Tuesday, January 26, 2016

US Supreme Court Will Hear FCA Case

Dianne De La Mare

In December, the US Supreme Court granted review in Universal Health Services v. United States ex rel. Escobar, to determine important issues about the scope of the federal False Claims Act (FCA), a statute that makes it unlawful for any person to knowingly submit a false or fraudulent claim for payment to the federal government. The FCA applies to both federal contractors and recipients of federal grant and cooperative agreement assistance (including long term care providers).

The steep damages associated with a FCA violation (three times the damage sustained by the government, plus civil penalties of $5,500 to $11,000 per claim) have enabled whistleblowers and the federal government in recent years to recover billions of dollars from various entities, in both court victories and FCA settlements. Much of the significant uptick in government enforcement actions is a result of the whistleblowers increasingly aggressive assertion of the "implied certification" theory under the FCA. Under this theory, a claim for reimbursement submitted when a recipient of federal funds is noncompliant with any regulation, or other federal, state, or local law can be "false" under the theory that the government would not have paid for the services had it known of the provider’s noncompliance. Under the implied certification theory, this is true even where the government does not expressly condition payment on compliance of the provision, regulation, or law. The theory raises important questions about the difference between a breach of the contract or agreement and "defrauding" the government.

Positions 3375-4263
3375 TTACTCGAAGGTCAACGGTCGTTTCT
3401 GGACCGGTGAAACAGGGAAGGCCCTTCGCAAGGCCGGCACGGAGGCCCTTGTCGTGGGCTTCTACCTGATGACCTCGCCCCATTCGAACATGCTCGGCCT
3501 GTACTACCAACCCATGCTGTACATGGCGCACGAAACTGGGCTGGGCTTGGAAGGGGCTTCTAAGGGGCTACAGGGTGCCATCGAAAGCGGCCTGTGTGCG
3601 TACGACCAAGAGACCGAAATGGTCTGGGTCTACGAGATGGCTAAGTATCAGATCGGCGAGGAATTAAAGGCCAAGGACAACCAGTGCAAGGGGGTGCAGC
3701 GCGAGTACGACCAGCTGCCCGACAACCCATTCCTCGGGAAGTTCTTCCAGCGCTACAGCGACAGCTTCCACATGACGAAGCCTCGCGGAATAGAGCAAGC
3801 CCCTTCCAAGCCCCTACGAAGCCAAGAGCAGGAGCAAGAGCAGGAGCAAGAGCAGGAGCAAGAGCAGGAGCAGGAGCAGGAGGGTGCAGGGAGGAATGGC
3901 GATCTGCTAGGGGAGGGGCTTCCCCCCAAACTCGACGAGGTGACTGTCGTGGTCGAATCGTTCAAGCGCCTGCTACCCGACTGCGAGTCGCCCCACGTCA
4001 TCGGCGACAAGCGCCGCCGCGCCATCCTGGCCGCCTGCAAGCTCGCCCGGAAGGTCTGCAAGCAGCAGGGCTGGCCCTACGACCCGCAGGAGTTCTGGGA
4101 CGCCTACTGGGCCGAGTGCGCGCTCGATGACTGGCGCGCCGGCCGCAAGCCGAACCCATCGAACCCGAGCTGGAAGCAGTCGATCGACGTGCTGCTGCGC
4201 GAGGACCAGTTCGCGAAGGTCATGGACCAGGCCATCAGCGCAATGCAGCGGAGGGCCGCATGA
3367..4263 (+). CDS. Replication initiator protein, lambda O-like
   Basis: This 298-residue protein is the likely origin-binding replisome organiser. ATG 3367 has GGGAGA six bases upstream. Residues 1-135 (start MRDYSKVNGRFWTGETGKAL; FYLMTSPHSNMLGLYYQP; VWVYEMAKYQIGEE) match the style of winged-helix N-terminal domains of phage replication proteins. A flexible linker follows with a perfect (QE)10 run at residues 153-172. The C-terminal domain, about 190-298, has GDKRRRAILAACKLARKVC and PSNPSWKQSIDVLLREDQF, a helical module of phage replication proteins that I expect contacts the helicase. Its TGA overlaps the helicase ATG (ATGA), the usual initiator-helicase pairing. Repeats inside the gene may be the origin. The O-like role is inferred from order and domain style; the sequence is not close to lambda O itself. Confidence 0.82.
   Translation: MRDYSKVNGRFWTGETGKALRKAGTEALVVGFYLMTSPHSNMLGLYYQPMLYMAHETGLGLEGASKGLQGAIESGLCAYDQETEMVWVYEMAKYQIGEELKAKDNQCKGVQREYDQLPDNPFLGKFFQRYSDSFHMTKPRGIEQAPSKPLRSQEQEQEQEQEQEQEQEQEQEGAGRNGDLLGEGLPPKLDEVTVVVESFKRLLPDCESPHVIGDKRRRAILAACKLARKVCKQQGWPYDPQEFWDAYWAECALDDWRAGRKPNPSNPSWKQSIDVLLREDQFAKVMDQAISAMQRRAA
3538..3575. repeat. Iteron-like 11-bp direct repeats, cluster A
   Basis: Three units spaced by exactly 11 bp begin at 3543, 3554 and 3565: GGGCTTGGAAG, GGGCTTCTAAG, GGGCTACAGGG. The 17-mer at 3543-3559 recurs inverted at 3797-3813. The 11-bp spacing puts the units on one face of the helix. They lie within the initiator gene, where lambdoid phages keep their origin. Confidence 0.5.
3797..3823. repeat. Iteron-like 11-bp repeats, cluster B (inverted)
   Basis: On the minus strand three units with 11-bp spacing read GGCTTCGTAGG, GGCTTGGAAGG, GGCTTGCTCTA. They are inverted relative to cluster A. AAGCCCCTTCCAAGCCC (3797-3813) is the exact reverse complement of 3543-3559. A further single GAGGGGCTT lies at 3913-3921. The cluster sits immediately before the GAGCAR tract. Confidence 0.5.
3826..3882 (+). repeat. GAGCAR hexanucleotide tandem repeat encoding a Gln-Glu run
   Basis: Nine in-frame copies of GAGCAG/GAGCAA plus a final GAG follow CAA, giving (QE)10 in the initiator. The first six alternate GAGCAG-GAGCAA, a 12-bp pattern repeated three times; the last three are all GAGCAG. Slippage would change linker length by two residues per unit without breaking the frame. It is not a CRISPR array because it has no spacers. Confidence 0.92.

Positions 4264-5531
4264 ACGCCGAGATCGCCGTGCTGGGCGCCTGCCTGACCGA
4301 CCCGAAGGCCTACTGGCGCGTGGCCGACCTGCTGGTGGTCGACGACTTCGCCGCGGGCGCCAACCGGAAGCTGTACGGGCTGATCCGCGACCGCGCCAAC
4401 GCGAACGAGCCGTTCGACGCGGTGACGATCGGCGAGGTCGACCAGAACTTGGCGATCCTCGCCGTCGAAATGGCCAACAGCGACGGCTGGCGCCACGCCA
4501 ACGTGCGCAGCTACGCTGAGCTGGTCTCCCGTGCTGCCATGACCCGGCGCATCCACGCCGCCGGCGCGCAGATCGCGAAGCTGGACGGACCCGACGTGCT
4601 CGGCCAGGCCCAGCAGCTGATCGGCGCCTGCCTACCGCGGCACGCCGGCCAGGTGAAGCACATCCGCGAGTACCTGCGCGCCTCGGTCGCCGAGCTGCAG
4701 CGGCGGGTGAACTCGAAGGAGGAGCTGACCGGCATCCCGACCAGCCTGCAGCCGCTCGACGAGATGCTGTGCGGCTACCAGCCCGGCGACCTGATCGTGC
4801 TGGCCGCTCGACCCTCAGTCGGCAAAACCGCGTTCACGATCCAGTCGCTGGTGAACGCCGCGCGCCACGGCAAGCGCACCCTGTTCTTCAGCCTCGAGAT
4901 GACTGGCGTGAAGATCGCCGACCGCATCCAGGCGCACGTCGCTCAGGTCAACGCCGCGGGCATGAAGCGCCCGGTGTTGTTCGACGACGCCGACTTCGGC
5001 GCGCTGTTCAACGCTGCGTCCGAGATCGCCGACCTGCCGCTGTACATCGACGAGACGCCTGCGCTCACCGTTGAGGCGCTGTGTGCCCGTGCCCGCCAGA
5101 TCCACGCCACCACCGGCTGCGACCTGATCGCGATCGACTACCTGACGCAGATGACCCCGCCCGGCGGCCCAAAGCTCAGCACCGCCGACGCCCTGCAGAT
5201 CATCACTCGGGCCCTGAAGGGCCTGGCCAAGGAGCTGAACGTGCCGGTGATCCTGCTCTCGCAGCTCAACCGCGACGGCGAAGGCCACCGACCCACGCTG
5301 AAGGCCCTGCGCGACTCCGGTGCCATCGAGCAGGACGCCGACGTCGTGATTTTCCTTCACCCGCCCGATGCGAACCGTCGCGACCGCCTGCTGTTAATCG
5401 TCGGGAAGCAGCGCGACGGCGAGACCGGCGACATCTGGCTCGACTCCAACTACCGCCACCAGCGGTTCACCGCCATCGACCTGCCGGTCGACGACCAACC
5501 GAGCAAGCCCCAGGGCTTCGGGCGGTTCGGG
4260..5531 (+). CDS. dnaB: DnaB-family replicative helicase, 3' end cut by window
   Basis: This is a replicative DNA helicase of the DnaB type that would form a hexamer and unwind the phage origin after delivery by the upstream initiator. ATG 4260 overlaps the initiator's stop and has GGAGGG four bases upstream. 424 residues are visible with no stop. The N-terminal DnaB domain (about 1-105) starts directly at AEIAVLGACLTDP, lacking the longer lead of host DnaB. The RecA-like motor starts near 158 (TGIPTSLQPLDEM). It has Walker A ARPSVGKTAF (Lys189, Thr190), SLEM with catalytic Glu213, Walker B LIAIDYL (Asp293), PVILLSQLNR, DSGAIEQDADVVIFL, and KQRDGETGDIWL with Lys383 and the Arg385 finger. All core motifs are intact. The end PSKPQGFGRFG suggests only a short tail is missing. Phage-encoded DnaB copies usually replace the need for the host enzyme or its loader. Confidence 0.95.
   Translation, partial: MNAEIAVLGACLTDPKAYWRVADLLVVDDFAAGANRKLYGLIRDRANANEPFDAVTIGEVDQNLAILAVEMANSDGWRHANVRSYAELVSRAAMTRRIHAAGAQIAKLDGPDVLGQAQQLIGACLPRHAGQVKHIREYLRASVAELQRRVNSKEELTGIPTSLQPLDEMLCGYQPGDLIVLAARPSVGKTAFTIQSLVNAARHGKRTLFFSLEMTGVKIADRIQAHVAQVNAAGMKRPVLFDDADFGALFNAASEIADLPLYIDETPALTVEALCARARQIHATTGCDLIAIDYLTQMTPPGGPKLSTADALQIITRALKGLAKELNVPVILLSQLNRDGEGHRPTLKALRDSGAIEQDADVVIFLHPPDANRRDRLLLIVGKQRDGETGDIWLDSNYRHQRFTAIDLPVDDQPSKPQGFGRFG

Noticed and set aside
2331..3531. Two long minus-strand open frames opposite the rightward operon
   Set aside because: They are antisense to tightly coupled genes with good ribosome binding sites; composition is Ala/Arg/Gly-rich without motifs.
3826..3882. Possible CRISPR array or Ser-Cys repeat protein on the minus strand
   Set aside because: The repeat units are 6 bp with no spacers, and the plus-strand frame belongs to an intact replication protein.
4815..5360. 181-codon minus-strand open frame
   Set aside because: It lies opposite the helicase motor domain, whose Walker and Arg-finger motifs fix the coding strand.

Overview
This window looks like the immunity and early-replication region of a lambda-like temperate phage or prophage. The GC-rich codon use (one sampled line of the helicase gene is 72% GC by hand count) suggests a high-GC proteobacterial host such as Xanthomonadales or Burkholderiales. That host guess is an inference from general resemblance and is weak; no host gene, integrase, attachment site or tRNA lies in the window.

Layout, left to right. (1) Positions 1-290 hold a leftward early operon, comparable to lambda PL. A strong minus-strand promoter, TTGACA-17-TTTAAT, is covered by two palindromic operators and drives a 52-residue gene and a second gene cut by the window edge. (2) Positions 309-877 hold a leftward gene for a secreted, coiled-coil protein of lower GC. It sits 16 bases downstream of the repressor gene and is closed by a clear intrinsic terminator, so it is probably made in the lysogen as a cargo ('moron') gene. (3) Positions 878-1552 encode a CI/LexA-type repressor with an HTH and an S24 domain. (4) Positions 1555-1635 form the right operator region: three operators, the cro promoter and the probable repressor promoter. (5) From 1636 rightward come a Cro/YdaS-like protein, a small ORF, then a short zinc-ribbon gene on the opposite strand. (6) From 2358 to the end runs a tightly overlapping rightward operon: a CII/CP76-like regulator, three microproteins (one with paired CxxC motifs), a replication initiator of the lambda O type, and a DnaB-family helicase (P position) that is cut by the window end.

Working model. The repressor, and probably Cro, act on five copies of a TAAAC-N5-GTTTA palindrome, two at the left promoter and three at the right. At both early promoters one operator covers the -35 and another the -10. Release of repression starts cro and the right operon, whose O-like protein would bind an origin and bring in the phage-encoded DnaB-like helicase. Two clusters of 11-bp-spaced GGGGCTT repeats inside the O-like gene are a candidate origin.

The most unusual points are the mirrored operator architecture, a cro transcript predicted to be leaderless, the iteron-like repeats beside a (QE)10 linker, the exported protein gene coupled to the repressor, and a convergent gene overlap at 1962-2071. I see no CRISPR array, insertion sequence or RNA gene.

AHCA/NCAL will monitor this important and on-going litigation, and plans to submit an amicus brief, asking the court to either reject the “implied certification” theory outright, or in the alternative to impose strict limits on the use of the theory.

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